Transgender murders in Honduras stoke fears of backlash against LGBT+ rights

MEXICO CITY (Thomson Reuters Foundation) - The murder of three transgender women in Honduras this month has raised fears that a push for LGBT+ rights in the country has prompted a backlash.

FILE PHOTO: A woman glues posters onto a wall during a march to mark the International Day Against Homophobia, Transphobia and Biphobia in Tegucigalpa, Honduras May 17, 2018. REUTERS/Jorge Cabrera

Bessy Ferrera, a 40-year-old LGBT+ rights activist, was gunned down by unknown assailants early on July 8 in the capital Tegucigalpa.

Santi Carvajal, a trans TV show host, was shot on July 5 and died a day later in the northern city of Puerto Cortes, and a third trans woman was killed in the city of El Negrito on July 3, local media reported.

Lesbian, gay, bisexual and transgender people encounter persistent abuse and harassment in Honduras where gay marriage is illegal and gangs rule lawless city neighborhoods.

Activists last year mounted legal challenges to bans on gay marriage and adoption, and developed a proposal with support from the human rights ministry for a law that would allow trans people to change their gender identity legally.

But the spate of murders has many fearing for their lives.

Trans people are being “kidnapped and killed with gunshots, kicks and punches,” said Ferrera’s sister, Rihanna Ferrera Sanchez, who ran as the first ever trans candidate for office in Honduras’ 2017 elections.

“There has never been so many attacks of hate.”


Twenty-one LGBT+ people have been murdered since January, according to Cattrachas, a local watchdog group, compared to 18 in the same period last year.

More than 300 gay and trans people have been murdered since 2009, according to the group funded by the Arcus Foundation.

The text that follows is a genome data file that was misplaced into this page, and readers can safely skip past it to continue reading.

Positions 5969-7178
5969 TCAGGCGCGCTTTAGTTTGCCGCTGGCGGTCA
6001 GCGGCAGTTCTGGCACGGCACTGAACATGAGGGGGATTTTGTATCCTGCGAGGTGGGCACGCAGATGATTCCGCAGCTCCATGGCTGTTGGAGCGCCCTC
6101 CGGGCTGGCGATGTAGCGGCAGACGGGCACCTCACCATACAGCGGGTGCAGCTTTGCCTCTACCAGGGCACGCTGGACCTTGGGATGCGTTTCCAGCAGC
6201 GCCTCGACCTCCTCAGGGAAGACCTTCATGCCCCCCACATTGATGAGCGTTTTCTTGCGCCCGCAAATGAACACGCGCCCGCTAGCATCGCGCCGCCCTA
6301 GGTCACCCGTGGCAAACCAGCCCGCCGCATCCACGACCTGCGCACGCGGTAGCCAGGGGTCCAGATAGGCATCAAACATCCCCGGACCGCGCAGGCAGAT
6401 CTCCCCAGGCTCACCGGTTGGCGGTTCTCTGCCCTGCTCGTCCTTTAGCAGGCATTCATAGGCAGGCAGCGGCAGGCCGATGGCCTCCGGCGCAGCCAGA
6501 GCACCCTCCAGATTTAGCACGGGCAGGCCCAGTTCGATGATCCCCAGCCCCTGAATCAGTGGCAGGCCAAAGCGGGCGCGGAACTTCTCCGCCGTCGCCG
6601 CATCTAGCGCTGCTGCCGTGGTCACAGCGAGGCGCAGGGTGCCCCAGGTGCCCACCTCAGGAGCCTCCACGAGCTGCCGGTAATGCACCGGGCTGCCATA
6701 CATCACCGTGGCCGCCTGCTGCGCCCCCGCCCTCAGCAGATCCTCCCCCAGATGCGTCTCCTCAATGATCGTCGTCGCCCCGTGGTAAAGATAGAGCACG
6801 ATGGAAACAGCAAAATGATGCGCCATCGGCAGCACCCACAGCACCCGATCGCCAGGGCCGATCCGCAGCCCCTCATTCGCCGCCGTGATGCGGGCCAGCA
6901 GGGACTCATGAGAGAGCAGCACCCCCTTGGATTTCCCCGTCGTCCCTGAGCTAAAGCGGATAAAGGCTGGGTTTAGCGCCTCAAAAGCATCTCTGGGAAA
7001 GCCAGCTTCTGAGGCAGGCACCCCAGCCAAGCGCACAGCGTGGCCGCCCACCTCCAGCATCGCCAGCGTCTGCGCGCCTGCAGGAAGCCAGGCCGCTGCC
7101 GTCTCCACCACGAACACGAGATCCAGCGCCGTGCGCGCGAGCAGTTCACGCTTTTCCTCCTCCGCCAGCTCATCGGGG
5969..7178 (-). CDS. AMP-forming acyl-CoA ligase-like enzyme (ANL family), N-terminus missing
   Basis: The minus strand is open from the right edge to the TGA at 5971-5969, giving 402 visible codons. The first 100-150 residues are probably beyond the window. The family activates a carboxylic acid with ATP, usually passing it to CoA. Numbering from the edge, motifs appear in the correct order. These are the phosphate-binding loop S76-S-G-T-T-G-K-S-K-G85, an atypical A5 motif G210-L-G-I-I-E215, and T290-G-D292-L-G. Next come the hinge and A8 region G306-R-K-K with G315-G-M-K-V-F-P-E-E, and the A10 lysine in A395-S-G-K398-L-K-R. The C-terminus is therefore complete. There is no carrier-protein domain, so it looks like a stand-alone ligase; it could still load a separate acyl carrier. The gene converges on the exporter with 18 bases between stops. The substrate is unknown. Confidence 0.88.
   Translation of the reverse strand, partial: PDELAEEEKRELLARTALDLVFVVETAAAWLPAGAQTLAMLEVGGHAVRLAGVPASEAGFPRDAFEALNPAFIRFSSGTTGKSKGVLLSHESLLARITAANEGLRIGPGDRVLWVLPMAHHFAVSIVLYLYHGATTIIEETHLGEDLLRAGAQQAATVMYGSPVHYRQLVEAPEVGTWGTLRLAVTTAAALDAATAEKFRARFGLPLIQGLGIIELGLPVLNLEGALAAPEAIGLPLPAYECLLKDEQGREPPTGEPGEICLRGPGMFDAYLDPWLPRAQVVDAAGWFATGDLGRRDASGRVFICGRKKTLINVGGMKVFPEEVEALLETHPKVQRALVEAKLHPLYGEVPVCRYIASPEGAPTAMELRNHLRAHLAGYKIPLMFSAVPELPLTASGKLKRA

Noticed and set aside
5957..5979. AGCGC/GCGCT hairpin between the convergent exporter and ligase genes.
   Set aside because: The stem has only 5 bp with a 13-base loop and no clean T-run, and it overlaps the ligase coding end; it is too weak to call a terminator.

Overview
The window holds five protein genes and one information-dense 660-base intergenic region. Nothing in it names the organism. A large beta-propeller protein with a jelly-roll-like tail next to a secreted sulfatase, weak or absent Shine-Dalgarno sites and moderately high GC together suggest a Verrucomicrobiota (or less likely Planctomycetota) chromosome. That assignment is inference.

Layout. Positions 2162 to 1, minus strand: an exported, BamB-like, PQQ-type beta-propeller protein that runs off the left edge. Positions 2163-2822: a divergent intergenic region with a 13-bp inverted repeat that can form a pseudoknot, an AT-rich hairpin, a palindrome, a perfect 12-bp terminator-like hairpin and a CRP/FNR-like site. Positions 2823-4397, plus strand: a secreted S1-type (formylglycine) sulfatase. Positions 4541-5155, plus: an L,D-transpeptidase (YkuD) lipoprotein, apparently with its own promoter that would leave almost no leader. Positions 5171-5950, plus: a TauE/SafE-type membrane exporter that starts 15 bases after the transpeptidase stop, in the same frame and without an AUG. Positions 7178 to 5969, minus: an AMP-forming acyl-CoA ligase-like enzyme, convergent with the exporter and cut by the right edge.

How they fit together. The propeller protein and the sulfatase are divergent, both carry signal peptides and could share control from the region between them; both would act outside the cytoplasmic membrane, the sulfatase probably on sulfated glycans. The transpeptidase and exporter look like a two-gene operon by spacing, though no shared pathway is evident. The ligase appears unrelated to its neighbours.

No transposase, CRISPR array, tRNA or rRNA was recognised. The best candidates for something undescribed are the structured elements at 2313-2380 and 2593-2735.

Motives in the recent killings, and whether they were connected, remain unclear.

“People live in communities that are basically controlled by gangs, where the state has very little presence,” said Mirte Postema, a researcher at Human Rights Watch’s LGBT+ program.

“If then you are also part of a minority that is excluded and discriminated against and socially vilified ... when you are visibly part of that minority, then you run extra risks.”

Some fear the attacks signal a backlash against a region-wide push for increased LGBT+ rights, which saw the Mexican Supreme Court rule in 2015 same-sex marriage bans unconstitutional.

“There is a kind of retaliation,” said Carlos Eduardo Calix, a 35-year-old trans man and local activist from Choloma. “If (the gender identity law) is approved, then we’ll be waiting to see who’s next, who are they going to kill.”

Marcela Laitano, director of public policy at the Honduran human rights ministry, said that machismo and conservative religious values in Honduras stymie LGBT+ rights progress.

“Society in general is not really ready (for these kinds of laws),” she said. “That’s why we’re aiming to educate, to sensitize.”

Adding fuel to the fire, activists say, are anti-LGBT messages from influential Evangelical churches, which argue they are defending traditional family beliefs.

“We’re not against lesbian groups - they’re human beings, they’re children of God,” Mario Tomas Barahona, an Evangelical pastor told local newspaper La Tribuna in February.

“But that doesn’t give them the right to come and ask to change laws on what a family is, laws that God established.”


Rights groups have called on the government to respond to hate crimes with proper investigations and prosecutions.

But impunity rates in Honduras range between 95% and 98%, according to the Inter-American Commission on Human Rights, the autonomous, member-funded human rights arm of the Organisation of American States.

Of 141 known killings of LGBT+ people between 2010 and 2014, only 9 resulted in convictions, it found.

A Public Prosecutor’s office spokesman did not respond to requests for comment Tuesday.

Following the recent killings, the human rights ministry began a research project with local rights groups to reduce anti-LGBT attacks.

Fearing for their safety, many LGBT+ people have fled Honduras and sought asylum in the U.S., with dozens of gay and trans migrants reaching the border in recent months.

That idea has crossed Calix’ mind.

“I’ve thought about going to another country,” he said. “But leaving (Honduras) means leaving the fight. If I go ... everything I’ve done, everything I’ve suffered would be in vain.”

Reporting by Oscar Lopez. Editing by Tom Finn Please credit Thomson Reuters Foundation, the charitable arm of Thomson Reuters, that covers humanitarian news, women’s rights, trafficking, property rights, and climate change. Visit